February 20, 2014
Bill C-24 – Amendments to the Canadian Citizenship Act: Citizenship To Be Redefined, Re-positioned and Re-evaluated
On 6 February 2014 the Government of Canada introduced Bill C-24, An Act to amend the Citizenship Act and to make consequential amendments to other Acts. The Act proposes to fundamentally transform the meaning, scope and processing of Canadian citizenship. The important details, found within a complex set of proposed amendments necessitates a detailed cost-benefit analysis of the legal consequences of allowing mass changes to everything from eligibility to appeal in a larger-than-life overhaul of the legal landscape surrounding citizenship as we now know it in Canada.
Scope of the Changes
- Applicants must be physically present in Canada for 1460 days out of six years.
- Applicants must spend 183 days per calendar year in Canada in the four calendar years that are fully or partially within the six years prior to submission of their application.
- Applicants over the age of 14 must file Canadian income tax for each, as required under the Income Tax Act, to be eligible for citizenship.
- Credit will no longer be granted for time spent in Canada prior to becoming a permanent resident;
- The Applicant may not depart from Canada while waiting the processing of their application for citizenship.
- Special treatment for certain classes (Canadian Forces, etc.) – apparently this has not been extended to those providing aid or humanitarian efforts abroad of behalf of Canada
The Bill extends citizenship to “Lost Canadians” born before 1947, as well as their first generation children born abroad who may have been deemed ineligible in the past.
Applicants aged 14-64 as opposed to 18-54 must demonstrate proficiency in one of Canada’s two official languages.
The Bill seeks to expand bans on those individuals with foreign criminal charges and convictions. In addition, this Bill will allow refusal of applications on the basis of fraud and extend the bar for misrepresentation.
Judicial Review rather than appeal
Applicants will no longer have a direct right of appeal as a leave requirement to access the Federal Court has now been introduced.
The Act establishes the authority to revoke Canadian citizenship from dual citizens. Revocation no longer necessarily flows through the Federal Court as ministerial decisions can be made without recourse to the courts.
The Bill promises to reduce processing time to under one year.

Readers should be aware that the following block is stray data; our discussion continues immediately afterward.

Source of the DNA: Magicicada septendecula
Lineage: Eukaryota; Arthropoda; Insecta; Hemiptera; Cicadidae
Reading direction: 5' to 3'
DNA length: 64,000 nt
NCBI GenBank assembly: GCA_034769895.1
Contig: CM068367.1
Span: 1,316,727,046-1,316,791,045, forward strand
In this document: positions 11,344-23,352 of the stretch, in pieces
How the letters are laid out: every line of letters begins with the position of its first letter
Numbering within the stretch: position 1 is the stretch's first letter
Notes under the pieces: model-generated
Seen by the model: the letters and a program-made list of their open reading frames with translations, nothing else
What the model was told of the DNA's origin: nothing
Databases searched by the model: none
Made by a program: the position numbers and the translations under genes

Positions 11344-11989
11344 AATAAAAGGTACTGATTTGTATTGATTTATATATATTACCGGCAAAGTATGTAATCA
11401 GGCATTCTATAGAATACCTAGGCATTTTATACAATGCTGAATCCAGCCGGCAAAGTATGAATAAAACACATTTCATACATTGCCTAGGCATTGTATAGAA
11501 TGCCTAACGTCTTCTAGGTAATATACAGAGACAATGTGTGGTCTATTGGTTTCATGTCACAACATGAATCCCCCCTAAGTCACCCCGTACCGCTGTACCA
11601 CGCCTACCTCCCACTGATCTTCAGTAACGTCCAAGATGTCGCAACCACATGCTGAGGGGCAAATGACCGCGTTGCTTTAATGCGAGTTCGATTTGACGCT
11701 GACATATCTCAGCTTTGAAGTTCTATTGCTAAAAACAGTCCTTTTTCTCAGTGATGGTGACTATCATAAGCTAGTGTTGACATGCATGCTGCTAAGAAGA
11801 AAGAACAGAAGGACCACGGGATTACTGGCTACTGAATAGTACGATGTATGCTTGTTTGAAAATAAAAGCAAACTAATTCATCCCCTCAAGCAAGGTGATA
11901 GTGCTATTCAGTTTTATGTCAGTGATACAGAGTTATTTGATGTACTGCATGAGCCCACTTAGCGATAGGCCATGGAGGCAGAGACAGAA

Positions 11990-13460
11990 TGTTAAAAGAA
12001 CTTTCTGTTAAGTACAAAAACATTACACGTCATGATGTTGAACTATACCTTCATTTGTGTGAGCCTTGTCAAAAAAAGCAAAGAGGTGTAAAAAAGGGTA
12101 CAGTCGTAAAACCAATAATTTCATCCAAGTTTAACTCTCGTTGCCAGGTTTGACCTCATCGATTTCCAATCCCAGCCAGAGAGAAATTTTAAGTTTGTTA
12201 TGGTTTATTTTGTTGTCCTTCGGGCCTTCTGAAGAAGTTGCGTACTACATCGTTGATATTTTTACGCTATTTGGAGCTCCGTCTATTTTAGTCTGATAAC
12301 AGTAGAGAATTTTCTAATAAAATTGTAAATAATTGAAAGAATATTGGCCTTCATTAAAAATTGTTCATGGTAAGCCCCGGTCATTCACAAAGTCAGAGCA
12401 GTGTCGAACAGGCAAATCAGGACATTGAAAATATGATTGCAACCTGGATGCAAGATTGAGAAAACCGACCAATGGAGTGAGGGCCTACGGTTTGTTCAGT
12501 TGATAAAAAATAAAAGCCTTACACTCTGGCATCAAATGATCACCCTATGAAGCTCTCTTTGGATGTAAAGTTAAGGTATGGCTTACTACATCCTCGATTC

The Bill requires applicants for citizenship to have the “intent” to reside in Canada.
The provisions are dense, difficult to decipher and in need of clarity. The calls for change surrounded the need for a single residency test but the Bill goes so much further. But let’s start with residency. A strict physical residence test is a welcome relief for many after years of uncertainty. But this must be balanced with the reality of a global environment. It may exclude many outside Canada including internationally known Canadians including artists, actors, and professional athletes. Why does the new law need to go this far to eliminate the fraudsters?
For example, proving “intent to reside” for example will be an expensive exercise to enforce and the amendments could create two classes of Canadian citizens with potentially impaired mobility rights under the Charter of Rights and Freedoms. Canadians who received their citizenship by birth can freely choose to live outside of Canada while naturalized citizens may be expected to exclusively reside in Canada unless they are in the armed forces.
Another key concern is the power to revoke citizenship without recourse to the Federal Court. There appears to be two revocation streams but one is insulated from judicial review. In essence and taken to a logical extreme a citizen would have access to the courts to challenge a parking ticket but not for the revocation of one’s citizenship. At stake in Bill C-24’s current form is not only who receives and keeps citizenship but the foundational values, rights and freedoms that define us as Canadians.
These comments and analyses are part of a larger article featured in this month’s issue of Immquest.